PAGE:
Search Images Maps Play YouTube News Gmail Drive More »
Sign in
Screen reader users: click this link for accessible mode. Accessible mode has the same essential features but works better with your reader.

Patents

  1. Advanced Patent Search
Publication numberUS7178209 B1
Publication typeGrant
Application numberUS 11/302,562
Publication dateFeb 20, 2007
Filing dateDec 13, 2005
Priority dateDec 13, 2005
Fee statusLapsed
Publication number11302562, 302562, US 7178209 B1, US 7178209B1, US-B1-7178209, US7178209 B1, US7178209B1
InventorsStephen J. Radziewicz
Original AssigneeFinal Ride Products
Export CitationBiBTeX, EndNote, RefMan
External Links: USPTO, USPTO Assignment, Espacenet
Mobile cremation urn
US 7178209 B1
Abstract
A mobile cremation urn includes a container portion having a volume in which cremation ashes are stored and a mounting portion coupled to the container portion to secure the mobile cremation urn to a moving vehicle. The container portion may be elongated and the mounting portion may be oriented substantially parallel with the container portion or a longitudinal axis thereof. The mounting portion may include a mounting flange, mounting posts, or mounting apertures. A removable closing member may be attached to the container portion and may seal the ashes contained therein. The closing member may also include a locking feature. The container may be fabricated with a corrosion resistant coating. A distinguishing mark may be displayed on an exterior surface of the container.
Images(6)
Previous page
Next page
Claims(23)
1. A mobile cremation urn comprising:
an elongated container portion having a volume in which cremation ashes are stored, the container comprising an outer side surface extending in an elongate direction; and
a mounting portion formed into the outer side surface of the container portion to secure the mobile cremation urn to a moving vehicle, wherein the mounting portion comprises a mounting flange having one or more mounting apertures.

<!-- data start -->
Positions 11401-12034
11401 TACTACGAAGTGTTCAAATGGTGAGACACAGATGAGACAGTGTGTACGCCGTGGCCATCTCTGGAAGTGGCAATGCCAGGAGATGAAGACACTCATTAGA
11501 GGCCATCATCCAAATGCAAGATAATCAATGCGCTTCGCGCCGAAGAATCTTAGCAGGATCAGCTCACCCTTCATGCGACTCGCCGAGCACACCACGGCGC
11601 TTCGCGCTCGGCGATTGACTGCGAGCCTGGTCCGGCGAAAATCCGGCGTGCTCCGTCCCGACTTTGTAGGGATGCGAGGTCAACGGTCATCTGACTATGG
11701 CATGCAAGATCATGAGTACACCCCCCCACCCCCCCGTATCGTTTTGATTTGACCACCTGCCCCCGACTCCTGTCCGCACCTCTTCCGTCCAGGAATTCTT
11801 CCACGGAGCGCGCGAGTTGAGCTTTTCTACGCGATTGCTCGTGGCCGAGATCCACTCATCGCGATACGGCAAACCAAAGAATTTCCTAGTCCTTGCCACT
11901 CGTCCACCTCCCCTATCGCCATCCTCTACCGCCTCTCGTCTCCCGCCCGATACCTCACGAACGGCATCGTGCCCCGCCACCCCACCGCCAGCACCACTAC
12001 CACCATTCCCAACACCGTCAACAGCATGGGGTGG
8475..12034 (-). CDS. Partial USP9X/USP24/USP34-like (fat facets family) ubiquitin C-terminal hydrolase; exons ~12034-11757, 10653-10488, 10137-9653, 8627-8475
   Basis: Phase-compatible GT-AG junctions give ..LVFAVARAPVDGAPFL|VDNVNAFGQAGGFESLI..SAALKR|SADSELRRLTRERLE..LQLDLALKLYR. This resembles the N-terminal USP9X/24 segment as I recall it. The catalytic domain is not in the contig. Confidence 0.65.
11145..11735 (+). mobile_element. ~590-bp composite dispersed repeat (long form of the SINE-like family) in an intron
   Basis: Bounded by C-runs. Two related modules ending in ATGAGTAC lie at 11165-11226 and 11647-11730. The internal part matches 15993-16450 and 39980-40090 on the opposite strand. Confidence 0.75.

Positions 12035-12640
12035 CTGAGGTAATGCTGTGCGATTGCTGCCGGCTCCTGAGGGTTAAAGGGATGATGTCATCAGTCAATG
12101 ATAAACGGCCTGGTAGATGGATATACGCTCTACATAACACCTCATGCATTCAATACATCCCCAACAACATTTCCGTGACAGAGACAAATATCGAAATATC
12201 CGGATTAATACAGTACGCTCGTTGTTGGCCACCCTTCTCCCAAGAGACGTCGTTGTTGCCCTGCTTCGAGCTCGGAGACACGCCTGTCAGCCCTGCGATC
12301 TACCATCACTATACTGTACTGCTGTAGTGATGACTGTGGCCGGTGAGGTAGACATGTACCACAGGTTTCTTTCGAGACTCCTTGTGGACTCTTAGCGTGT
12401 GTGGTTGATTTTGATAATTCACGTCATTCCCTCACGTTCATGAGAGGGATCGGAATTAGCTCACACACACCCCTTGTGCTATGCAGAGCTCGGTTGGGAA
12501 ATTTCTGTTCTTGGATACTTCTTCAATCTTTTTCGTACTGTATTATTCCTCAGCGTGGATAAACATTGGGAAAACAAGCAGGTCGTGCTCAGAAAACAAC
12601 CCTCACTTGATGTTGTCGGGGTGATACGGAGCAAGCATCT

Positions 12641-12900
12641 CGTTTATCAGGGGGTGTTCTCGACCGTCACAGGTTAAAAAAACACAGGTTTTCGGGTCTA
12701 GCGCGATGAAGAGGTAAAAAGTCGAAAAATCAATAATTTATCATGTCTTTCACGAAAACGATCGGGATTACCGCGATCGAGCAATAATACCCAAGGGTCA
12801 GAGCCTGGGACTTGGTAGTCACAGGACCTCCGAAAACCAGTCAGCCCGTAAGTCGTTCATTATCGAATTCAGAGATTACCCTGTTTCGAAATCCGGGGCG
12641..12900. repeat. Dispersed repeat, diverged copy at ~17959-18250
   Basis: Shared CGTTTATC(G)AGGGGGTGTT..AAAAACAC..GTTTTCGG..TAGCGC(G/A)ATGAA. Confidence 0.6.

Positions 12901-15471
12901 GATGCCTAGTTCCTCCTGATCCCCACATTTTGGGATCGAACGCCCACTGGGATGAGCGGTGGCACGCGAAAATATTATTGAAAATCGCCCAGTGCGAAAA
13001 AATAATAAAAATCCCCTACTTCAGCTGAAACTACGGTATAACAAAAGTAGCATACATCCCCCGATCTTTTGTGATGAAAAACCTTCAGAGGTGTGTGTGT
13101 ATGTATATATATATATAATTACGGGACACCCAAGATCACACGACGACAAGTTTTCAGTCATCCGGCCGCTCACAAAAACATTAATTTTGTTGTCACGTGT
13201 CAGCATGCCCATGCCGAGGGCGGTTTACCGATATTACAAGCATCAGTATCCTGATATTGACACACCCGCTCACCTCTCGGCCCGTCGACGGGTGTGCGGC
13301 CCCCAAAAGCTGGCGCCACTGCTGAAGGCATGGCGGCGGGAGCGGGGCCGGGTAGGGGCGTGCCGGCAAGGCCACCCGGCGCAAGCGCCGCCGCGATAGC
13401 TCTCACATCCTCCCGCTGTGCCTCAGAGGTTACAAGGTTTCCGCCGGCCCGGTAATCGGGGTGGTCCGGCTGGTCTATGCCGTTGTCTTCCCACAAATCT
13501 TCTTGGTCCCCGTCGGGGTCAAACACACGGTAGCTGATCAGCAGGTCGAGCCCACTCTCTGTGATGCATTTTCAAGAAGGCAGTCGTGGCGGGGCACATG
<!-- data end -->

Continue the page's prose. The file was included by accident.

2. The device of claim 1 wherein the vehicle is a motorcycle and the mounting apertures are spaced for coupling to a motorcycle tree.
3. The device of claim 1 wherein the one or more mounting apertures are aligned substantially parallel to the container.
4. The mobile cremation urn of claim 1 wherein the container portion has a chrome finish.
5. The mobile cremation urn of claim 1 wherein the container portion is environmentally sealed.
6. A mobile cremation urn comprising:
a storage container in which cremation ashes are stored, the storage container having an elongated body and including an outer side surface; and
a mounting portion comprising a flange coupled to the storage container that is substantially parallel with the elongated body, the flange formed into the outer side surface and extending laterally from the outer side surface and comprising an aperture.
7. The mobile cremation urn of claim 6 wherein the flange is substantially flat.
8. The mobile cremation urn of claim of claim 6 wherein the aperture is slotted.
9. The mobile cremation urn of claim 6 further comprising a removable closing member to retain the cremation ashes within the storage container.
10. The mobile cremation urn of claim 9 wherein the removable closing member is a threaded member.
11. The mobile cremation urn of claim 9 wherein the removable closing member is a plug.
12. The mobile cremation urn of claim 9 wherein the removable closing member is a cap.
13. The mobile cremation urn of claim 6 wherein the storage container is substantially cylindrical.
14. A method of memorializing a deceased with a mobile cremation urn in which cremation ashes are stored, the method comprising:
providing a container in which to store the cremation ashes of the deceased; and
providing a mounting feature on the container by which the container may be securely attached to a vehicle; and
forming the mounting feature into a lateral surface of the container wherein the mounting feature comprises a mounting flange having one or more mounting apertures.
15. The method of claim 14 further comprising placing the cremation ashes of the deceased into the container.
16. The method of claim 15 further comprising sealing the cremation ashes of the deceased within the container.
17. The method of claim 14 further comprising securing the container to the vehicle.
18. The method of claim of claim 14 further comprising displaying a distinguishing mark on the exterior of the container.
19. A mobile cremation urn comprising:
a storage container in which cremation ashes are stored, the storage container having an elongated body including a longitudinal axis and including an outer side surface; and
a flange formed into the outer side surface, the flange extending laterally from the outer side surface and also extending substantially parallel with the longitudinal axis, the flange including a first aperture extending through the flange in a direction substantially perpendicular to the longitudinal axis.